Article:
Positive Environment News

Biggest Seal Hunt in 50 Years Draws Protest

Date: 16-Apr-04
Country: CANADA
Author: Robert Melnbardis

"This hunt is bigger than it's ever been," said Rebecca Aldworth, who is leading the anti-hunt campaign at the International Fund for Animal Welfare.

"When you see this hunt for yourself, there is very little way that you can walk away supporting it."

The Department of Fisheries and Oceans authorised an increase in the quota for northwest Atlantic harp seals and officials expect this season's hunt to reach 350,000. Last year's catch topped 300,000.

Ottawa says there are valid environmental reasons for allowing the hunt to continue.

"Our position is based on science. Right now the harp seal population off Canada's east coast is booming -- 5.2 million as opposed to less than a third of that in the 1970s," said department spokesman Steve Outhouse.

"Most Canadians are okay with the hunt in principle as long as it's being done in a way that is sustainable and as humanely as possible."

The first leg of this year's hunt took place in the last week of March on the ice floes in the Gulf of St. Lawrence near Quebec's Magdalen Islands. Sealers there took an estimated 90,000 animals.

The Newfoundland hunt, centred off the northeast coast of the province, is expected to last only about two days, with sealers taking 140,000 of the marine mammals each day.

Some 350 small boats are expected to participate, according to the Fish, Food and Allied Workers union, which represents hundreds workers in Newfoundland's fishing industry.

For many of the sealers, most of whom also fish for cod or crab, the seal hunt is the first seasonal income they will make this year, said Earl McCurdy, head of the union,

"It's a significant economic activity. The return for the last couple of years has been in the range of C$15 million (6.1 million pounds)," McCurdy said.


After rising international outrage over the hunt in the 1970s and 1980s forced the collapse of historic European markets for seal pelts, Canada passed legislation in 1987 that restricted the methods used to hunt seals.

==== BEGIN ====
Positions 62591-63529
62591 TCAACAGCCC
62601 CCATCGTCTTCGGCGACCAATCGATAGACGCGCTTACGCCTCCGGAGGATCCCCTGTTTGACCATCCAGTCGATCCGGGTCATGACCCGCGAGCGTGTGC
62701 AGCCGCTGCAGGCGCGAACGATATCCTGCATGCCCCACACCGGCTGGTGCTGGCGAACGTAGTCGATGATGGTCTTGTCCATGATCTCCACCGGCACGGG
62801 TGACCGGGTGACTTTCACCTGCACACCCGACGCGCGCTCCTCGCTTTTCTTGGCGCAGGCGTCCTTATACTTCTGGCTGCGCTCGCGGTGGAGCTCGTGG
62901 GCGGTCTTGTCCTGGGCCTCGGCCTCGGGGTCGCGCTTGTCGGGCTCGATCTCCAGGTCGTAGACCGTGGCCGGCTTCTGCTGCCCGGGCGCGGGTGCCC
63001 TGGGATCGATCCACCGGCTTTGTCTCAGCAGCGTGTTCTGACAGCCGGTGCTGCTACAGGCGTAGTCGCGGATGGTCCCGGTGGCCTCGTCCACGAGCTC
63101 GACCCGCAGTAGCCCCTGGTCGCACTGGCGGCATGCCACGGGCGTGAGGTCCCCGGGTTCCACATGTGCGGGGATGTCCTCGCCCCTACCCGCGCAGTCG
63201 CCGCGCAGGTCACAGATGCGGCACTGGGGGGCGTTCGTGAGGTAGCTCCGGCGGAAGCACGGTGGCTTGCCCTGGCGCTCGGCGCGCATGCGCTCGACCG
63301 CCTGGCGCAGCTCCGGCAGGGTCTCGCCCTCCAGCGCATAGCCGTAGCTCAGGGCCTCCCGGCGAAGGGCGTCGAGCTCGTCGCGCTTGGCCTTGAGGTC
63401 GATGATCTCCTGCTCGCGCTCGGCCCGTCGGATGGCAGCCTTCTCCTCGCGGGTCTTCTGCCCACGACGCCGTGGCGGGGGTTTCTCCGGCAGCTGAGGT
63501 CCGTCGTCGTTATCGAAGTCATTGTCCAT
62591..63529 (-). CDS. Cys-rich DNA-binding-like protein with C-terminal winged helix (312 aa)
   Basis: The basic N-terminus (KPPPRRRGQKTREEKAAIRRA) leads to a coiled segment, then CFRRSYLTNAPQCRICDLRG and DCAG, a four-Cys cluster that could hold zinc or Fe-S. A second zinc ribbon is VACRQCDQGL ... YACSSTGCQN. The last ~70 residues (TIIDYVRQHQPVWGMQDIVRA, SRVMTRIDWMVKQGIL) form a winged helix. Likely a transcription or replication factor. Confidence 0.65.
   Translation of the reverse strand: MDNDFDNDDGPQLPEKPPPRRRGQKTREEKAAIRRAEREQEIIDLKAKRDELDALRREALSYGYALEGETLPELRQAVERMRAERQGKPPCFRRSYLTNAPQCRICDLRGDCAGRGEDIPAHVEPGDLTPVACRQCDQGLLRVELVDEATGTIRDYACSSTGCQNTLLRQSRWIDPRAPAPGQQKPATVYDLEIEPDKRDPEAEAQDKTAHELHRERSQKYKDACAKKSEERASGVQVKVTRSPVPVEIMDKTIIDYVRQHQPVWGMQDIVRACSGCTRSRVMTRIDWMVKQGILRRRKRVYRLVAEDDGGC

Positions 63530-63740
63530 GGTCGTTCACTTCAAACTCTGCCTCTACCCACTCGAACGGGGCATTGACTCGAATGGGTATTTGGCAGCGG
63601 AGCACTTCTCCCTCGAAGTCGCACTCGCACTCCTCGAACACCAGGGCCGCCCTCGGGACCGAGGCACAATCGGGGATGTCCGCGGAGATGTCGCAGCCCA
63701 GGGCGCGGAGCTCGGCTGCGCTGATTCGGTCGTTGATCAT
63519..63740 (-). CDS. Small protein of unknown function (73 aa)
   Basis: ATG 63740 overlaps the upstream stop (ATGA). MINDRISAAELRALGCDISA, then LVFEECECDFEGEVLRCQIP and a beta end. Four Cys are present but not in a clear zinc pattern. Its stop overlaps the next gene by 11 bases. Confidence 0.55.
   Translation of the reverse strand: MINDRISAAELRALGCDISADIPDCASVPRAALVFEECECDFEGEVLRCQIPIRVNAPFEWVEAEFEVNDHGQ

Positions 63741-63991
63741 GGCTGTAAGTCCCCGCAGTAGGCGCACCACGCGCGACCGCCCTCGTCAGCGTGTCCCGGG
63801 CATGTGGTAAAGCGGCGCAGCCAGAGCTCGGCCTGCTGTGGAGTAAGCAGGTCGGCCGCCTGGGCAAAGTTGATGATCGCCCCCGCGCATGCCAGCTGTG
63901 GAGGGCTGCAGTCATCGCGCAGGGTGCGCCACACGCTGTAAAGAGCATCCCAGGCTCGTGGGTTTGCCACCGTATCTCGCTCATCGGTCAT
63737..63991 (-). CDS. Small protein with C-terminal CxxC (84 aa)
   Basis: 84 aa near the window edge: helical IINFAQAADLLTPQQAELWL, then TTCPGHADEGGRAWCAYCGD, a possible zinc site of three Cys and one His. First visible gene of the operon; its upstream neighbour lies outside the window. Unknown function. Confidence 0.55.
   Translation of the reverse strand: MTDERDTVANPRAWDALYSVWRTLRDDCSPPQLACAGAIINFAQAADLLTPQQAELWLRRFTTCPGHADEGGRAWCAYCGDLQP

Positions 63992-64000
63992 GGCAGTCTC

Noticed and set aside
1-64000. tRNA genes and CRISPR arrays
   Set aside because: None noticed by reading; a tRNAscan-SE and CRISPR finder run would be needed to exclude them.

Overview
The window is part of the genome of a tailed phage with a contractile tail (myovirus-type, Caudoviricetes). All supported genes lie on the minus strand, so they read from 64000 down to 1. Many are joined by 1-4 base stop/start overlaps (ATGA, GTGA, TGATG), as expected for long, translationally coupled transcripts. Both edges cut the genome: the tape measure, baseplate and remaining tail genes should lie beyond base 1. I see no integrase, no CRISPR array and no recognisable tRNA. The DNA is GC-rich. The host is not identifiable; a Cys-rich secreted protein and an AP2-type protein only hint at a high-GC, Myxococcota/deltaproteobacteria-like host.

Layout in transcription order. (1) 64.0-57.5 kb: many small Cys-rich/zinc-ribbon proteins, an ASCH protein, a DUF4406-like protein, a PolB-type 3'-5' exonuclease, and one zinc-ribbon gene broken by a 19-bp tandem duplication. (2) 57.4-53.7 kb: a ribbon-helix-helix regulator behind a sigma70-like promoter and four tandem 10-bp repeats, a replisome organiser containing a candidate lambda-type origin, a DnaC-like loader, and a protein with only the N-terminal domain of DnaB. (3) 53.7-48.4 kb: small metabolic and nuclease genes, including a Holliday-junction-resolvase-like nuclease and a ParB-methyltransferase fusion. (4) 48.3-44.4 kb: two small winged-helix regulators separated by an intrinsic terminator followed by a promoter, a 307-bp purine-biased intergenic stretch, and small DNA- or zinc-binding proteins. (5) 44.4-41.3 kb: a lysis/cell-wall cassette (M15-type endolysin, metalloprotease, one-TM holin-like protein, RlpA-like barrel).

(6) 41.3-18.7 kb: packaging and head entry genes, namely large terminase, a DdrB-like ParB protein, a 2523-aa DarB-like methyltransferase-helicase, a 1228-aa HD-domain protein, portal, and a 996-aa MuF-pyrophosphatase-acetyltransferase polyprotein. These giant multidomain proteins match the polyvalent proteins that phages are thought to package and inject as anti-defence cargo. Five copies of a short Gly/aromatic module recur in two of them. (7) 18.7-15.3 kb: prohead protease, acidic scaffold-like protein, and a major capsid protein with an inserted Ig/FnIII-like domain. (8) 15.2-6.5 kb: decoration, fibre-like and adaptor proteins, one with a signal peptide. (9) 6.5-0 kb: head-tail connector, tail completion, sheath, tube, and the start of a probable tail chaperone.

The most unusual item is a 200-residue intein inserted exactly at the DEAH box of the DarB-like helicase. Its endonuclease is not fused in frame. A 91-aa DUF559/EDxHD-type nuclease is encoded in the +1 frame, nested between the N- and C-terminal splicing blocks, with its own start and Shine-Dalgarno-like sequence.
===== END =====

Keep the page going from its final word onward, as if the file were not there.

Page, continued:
Ottawa banned the killing of whitecoat seal pups younger than 12 days and limited sealers to the use of small boats rather than large commercial vessels.

As markets for seal skins and products slowly revived in eastern Europe and Asia, the hunt's economic benefits were seen as an important way to replace income lost when the centuries old cod fishery collapsed in the early 1990s.

But animal rights groups say the cull of defenceless seal pups two weeks to three months old amounts to nothing less than a slaughter of the innocents. The seals are clubbed or shot to death on the ice floes where the mammals give birth and prepare to mate before heading to the Arctic.

"It's a slaughter of one of the world's greatest wildlife spectacles," said IFAW's Aldworth.

"The seal nursery is absolutely pristine and beautiful just days before the hunters come. And then, just days later, that peace on the ice is shattered by the hunters who club and shoot everything in sight."

Despite criticism from animal rights groups and intense scrutiny from international media, the seal hunt still has broad support in the Canadian press.

On Saturday, Montreal's Gazette mockingly noted that "limousine liberals from Manhattan to Knightsbridge are fretting and signing petitions about the fate of the cute little seals off Canada's east coast."

The newspaper then offered a recipe for seal-flipper pie, a traditional Newfoundland dish.

© Thomson Reuters 2004 All rights reserved

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